skip to main content
skip to newscasts

Tuesday, February 27, 2024

Public News Service Logo
facebook instagram linkedin reddit youtube twitter
view newscast page
play newscast audioPlay

ND makes the grade in a national report evaluating public school support; SCOTUS justices express free speech concerns about GOP-backed social media laws; NH "kids on campus" program boosts retention; proposed law bans hemp sales to Hoosiers younger than 21.

view newscast page
play newscast audioPlay

The Supreme Court hears arguments on whether social media can restrict content. Biden advisors point to anti-democracy speeches at CPAC, and the President heads to the US-Mexico border appealing to voters on immigration and border issues.

view newscast page
play newscast audioPlay

David meets Goliath in Idaho pesticide conflict, to win over Gen Z voters, candidates are encouraged to support renewable energy and rural America needs help from Congress to continue affordable internet programs.

Diaper Pilot Program Aims to Keep Families Healthy, Working

play audio
Play

Monday, September 18, 2023   

Massachusetts groups will be part of a new federal pilot program to help low-income families ensure they have the diapers they need to keep both babies and parents healthy.

Studies show a lack of diapers for their babies as the top predictor of postpartum depression in new mothers, while 60% of American families report missing work or school when they cannot bring diapers to child care.

Liz Berube, executive director of the group Citizens for Citizens, one of several Massachusetts agencies selected for the program, said the need for diaper assistance has been growing for years.

"Hopefully this will relieve some of the burden for them and take some of the stress off the family, but folks are ecstatic," Berube observed. "They actually can't believe it and think it's a dream come true."

Berube pointed out her agency alone will supply 100 children with 100 diapers each month over the next two years, but as any parent knows, it is just a fraction of what is required.

The Massachusetts Association for Community Action, a coalition of more than 20 community action agencies in the state, was awarded more than $1 million in new federal aid to distribute diapers via several hubs across the state and Western Connecticut.

Colleen Cullen, director of grants management and compliance for the association, said until now, there has been no federal program to help families with such a basic need.

"This is getting families through that last two weeks of the month that people really struggle to afford," Cullen explained. "By providing support with diapers, we'll be allowing them to focus on other expenses, such as housing and food."

More than one-third of Massachusetts families say they cannot afford enough diapers for their children.

The association will work with Children's Health Watch in Boston to gather data on the diaper program's effectiveness at improving families' financial security and well-being.

Janet Stolfi Alfano, executive director of The Diaper Bank of Connecticut, said even having the proper medications to prevent diaper rash reduces stress on both child and parent.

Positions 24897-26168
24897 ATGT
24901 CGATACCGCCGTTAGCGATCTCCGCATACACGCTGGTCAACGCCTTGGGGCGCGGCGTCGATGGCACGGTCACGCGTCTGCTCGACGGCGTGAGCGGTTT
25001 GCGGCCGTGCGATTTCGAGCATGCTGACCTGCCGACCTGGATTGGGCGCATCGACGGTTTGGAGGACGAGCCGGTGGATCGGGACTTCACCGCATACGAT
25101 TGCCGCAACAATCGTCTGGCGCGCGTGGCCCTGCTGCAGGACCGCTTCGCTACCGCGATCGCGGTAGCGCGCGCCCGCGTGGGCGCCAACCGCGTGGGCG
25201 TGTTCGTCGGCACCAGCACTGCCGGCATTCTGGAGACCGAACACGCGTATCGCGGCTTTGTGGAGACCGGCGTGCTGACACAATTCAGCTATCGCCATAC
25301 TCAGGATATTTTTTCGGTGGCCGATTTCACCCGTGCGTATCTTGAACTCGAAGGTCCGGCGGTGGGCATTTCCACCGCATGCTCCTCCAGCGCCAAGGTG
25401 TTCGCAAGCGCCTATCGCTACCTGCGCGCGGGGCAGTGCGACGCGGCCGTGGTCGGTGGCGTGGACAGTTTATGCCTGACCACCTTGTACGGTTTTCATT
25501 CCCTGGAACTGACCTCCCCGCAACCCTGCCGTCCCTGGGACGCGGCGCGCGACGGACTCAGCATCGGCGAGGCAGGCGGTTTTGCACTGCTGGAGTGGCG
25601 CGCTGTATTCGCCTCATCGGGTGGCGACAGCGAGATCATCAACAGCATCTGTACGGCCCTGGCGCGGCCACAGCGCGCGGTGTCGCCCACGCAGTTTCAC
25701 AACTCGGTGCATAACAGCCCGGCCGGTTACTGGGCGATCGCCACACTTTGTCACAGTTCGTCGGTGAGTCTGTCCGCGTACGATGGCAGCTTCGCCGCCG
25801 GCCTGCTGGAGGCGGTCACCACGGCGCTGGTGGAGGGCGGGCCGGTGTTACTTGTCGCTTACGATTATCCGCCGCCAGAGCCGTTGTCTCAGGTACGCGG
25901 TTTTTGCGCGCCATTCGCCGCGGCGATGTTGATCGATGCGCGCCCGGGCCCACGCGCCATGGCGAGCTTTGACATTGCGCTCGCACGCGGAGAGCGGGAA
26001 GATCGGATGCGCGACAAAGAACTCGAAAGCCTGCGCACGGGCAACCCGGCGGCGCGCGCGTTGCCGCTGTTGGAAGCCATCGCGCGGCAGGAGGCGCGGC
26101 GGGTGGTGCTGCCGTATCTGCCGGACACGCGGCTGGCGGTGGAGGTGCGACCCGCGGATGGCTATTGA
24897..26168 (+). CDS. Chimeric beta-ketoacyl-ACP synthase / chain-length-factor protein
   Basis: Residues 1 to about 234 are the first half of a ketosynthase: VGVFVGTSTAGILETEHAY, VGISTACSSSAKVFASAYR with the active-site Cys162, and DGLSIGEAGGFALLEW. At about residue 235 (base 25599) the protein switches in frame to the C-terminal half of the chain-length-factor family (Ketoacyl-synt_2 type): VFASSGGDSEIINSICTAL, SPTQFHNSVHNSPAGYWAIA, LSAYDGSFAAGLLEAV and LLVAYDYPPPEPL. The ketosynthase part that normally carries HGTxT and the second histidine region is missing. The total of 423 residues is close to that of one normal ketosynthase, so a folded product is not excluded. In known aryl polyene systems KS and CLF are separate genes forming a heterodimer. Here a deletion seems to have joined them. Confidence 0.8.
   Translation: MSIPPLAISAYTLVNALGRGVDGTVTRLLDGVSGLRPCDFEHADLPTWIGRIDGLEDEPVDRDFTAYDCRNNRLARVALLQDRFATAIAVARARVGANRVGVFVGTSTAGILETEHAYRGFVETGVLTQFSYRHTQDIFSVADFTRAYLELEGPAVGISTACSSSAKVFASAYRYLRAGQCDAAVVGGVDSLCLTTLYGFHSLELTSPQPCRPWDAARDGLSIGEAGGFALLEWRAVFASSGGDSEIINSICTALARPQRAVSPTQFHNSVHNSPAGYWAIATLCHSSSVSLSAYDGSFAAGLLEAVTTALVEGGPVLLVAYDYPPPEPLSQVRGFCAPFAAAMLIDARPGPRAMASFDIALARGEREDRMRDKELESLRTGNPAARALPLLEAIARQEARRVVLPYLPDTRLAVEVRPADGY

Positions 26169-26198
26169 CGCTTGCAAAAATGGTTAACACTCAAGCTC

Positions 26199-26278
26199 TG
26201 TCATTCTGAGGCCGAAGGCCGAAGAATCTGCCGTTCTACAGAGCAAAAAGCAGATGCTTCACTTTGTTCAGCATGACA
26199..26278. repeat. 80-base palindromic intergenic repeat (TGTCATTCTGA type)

"So much of the brain growth happens in those first three years, almost 80%," Stolfi Alfano noted. "We know creating an environment where basic needs are met will have lifelong benefits on that child."

Stolfi Alfano emphasized the goal is to make the funding for diaper distribution permanent. She added agencies are working to have diaper supplies for infants and toddlers covered through Medicaid, designating diapers as essential as food and nutrition.

Disclosure: The Massachusetts Association for Community Action contributes to our fund for reporting on Housing/Homelessness, Hunger/Food/Nutrition, Poverty Issues, and Social Justice. If you would like to help support news in the public interest, click here.


get more stories like this via email
more stories
A new report shows that people who complete Prop 47-funded programs like those offered at Safe Harbor Recovery Center in Los Angeles are much less likely to be reincarcerated. (Safe Harbor)

Social Issues

play sound

Programs intended to reduce the chances that someone will end up back behind bars are working, according to a new analysis of California state data…


Social Issues

play sound

Arizona is gearing up for its presidential preference election that takes place in less than a month, and registered Democrats and Republicans were …

play sound

You might say "every day is 'bring your child to college day'" at New Hampshire's Manchester Community College. On-campus childcare programs are …


Social Issues

play sound

The number of Black mothers in Ohio who die during or following pregnancy continues to climb and health advocates said they hope to shine a light on t…

Legislative supporters say had South Dakota taken part in a new federally funded summer meal program for low-income families, an estimated 54,000 children around the state would have benefited. (Adobe Stock)

Social Issues

play sound

It's been an uphill battle for childhood nutrition advocates to advance meal access policies in the South Dakota Legislature. However, organizers say …

Environment

play sound

A cooperative effort has seeded more than 26,000 acres in eastern Nevada. It's all in an effort to increase desirable grasses, forbs and shrubs while …

Social Issues

play sound

Texas postal customers, especially in rural areas, are experiencing delays in mail delivery, and some letter carriers feel it could get worse…

 

Phone: 303.448.9105 Toll Free: 888.891.9416 Fax: 208.247.1830 Your trusted member- and audience-supported news source since 1996 Copyright 2021